Astronomy Picture of the Day
October 21, 2015

The N/W Inner Rim of Schiaparelli Crater
The N/W Inner Rim of Schiaparelli Crater

Credits: NASA/JPL/Arizona State University (ASU) - Credits for the additional process. and color.: Dr Paolo C. Fienga/Lunar Explorer Italia/IPF

In this nice and clear VIS image, taken by the NASA - Mars Odyssey Orbiter on May, 30h, 2004, and during its 10.910th orbit around the Red Planet, we can see a small part of the North/Western Inner Rim of the famous Schiaparelli Crater.


Schiaparelli Crater is a large, ancient Impact Scar of Mars, some 480 Km (such as about 298,08 miles) wide. It has - let's say obviously - been profoundly modified by billions of years of Erosion and Deposition (inside it) of Particles of Ash and Dust carried, most likely and largely, by Aeolian Actions (---> Wind) and - probably, but in a much lower quantity - even by Water.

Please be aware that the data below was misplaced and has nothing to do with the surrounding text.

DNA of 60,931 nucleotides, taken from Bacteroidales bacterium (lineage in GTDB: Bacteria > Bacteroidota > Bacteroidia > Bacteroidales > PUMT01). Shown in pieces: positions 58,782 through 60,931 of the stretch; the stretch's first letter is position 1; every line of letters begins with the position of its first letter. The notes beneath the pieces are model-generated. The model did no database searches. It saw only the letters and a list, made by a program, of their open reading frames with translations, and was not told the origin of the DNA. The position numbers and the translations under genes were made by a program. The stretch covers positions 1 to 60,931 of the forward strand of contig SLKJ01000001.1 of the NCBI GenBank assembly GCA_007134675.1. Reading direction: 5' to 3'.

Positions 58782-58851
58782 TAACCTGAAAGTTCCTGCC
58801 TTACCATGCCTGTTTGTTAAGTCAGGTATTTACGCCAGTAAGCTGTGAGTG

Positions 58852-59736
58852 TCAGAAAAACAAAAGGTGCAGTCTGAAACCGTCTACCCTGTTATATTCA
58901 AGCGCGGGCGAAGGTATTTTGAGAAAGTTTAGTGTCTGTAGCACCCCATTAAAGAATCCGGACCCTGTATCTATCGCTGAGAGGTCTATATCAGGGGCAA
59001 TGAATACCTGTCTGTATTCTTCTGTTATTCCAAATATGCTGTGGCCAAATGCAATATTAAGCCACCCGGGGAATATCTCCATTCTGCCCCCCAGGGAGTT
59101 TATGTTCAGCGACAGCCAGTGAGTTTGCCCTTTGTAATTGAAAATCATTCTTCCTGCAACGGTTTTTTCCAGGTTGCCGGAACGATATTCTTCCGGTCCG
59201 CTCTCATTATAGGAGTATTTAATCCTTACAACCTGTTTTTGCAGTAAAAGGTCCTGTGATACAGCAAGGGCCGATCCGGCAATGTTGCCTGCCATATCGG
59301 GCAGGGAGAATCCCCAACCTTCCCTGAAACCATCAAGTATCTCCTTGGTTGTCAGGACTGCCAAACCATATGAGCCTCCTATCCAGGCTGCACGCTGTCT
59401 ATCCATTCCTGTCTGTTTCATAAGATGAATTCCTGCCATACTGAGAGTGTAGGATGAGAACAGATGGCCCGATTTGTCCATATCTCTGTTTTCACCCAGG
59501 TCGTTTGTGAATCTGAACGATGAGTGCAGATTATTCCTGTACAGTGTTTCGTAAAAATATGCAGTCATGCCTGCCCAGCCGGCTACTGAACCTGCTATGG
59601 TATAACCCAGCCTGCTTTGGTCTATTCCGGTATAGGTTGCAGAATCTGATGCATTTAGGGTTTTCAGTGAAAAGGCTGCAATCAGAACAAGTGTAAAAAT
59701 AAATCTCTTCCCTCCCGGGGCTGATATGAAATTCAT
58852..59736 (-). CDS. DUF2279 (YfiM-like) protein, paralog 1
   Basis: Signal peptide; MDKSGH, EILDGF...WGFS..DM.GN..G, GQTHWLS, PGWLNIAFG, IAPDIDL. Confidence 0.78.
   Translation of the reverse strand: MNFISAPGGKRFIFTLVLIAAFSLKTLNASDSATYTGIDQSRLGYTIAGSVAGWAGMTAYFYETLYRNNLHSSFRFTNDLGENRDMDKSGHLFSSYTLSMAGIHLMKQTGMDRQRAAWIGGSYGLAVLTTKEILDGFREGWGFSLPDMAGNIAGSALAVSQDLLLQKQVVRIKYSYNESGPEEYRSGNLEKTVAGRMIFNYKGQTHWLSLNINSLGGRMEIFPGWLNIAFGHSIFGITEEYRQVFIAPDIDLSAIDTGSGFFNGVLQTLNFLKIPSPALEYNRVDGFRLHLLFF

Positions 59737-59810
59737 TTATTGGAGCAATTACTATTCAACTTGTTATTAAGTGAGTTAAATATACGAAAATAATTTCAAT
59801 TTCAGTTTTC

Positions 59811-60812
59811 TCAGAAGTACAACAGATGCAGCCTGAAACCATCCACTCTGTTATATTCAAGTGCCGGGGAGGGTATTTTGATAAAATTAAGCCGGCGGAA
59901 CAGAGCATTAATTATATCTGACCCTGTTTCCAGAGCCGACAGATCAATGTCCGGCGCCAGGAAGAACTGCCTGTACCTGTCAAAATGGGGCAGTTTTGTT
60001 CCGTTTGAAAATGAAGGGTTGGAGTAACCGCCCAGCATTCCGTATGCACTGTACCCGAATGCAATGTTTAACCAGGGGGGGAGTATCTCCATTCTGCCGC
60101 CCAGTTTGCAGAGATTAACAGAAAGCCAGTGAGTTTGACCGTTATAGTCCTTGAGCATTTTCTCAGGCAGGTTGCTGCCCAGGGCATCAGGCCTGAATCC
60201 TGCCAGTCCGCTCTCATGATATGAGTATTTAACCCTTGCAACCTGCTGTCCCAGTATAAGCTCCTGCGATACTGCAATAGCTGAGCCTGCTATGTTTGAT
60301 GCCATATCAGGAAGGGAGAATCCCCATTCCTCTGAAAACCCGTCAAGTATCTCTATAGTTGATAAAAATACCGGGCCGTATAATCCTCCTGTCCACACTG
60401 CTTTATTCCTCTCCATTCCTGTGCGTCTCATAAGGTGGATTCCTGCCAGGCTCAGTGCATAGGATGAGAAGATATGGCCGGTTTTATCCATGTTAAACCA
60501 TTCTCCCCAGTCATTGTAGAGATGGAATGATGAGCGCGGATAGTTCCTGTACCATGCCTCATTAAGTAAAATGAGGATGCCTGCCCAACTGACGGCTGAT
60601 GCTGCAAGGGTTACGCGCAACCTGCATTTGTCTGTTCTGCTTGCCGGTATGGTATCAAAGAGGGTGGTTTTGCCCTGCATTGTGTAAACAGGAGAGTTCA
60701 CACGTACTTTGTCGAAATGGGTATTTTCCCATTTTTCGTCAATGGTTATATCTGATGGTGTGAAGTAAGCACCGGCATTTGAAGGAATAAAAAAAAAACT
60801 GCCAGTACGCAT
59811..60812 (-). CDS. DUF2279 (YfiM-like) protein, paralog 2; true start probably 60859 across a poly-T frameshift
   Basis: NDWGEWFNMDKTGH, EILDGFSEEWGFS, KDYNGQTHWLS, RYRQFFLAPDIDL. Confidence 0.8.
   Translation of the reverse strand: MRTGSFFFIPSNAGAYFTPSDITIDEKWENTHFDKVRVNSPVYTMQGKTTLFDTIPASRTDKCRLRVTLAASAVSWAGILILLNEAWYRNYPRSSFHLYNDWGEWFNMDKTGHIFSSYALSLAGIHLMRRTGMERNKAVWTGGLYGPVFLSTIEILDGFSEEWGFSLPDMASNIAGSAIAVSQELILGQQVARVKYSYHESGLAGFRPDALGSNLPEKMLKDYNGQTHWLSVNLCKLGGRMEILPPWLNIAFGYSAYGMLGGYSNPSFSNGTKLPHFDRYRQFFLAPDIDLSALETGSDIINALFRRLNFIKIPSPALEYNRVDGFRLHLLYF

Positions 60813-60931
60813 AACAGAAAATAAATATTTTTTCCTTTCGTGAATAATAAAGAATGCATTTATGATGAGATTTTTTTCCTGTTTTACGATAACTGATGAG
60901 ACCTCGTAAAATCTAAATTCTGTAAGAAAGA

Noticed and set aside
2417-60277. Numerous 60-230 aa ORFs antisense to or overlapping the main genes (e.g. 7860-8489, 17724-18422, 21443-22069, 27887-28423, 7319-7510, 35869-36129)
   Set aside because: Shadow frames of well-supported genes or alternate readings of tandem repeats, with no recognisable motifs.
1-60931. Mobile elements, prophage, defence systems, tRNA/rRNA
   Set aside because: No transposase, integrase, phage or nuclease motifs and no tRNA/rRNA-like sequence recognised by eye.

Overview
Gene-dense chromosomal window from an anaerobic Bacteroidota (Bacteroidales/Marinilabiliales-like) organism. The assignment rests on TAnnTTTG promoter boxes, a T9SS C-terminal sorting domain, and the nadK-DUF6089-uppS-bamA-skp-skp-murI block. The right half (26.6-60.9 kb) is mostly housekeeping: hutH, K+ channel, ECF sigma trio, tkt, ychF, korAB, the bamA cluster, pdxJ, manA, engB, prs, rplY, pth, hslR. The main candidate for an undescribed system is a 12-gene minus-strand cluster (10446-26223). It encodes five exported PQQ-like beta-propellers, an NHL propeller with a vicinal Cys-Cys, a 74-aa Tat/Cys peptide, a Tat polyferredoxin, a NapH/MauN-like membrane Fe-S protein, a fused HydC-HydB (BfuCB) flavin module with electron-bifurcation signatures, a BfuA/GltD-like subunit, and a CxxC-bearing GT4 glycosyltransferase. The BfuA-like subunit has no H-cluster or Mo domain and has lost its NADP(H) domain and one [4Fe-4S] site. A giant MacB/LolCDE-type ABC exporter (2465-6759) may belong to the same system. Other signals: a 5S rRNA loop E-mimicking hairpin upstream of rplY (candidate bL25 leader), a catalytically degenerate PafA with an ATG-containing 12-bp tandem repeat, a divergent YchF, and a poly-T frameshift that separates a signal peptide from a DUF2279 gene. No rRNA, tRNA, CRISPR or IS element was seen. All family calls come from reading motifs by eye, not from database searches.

For the fictional Astronaut Mark Watney, the descent from the Rim onto the Crater's Floor looks smooth and gradual. But it almost wrecks his Rover Vehicle when he drives into Soft Sediments. His goal (for those who have not yet read the book or watched the movie)? An Automated Rescue Rocket, intended for the next Mars expedition, which stands about 250 Km (such as approx. 155,25 miles) away, on the Southern Part of Schiaparelli's (relatively flat, but still deeply insidious) Floor.


Latitude (centered): 0,882761° South
Longitude (centered): 13,452900° East
Instrument: VIS


This image (which is an Original Mars Odyssey Orbiter b/w and Map-Projected frame published on the NASA - Planetary Photojournal with the ID n. PIA 19799) has been additionally processed, magnified to aid the visibility of the details, extra-contrast enhanced and sharpened, Gamma corrected and then colorized in Absolute Natural Colors (such as the colors that a normal human eye would actually perceive if someone were onboard the NASA - Mars Odyssey Orbiter and then looked down, towards the Surface of Mars), by using an original technique created - and, in time, dramatically improved - by the Lunar Explorer Italia Team.



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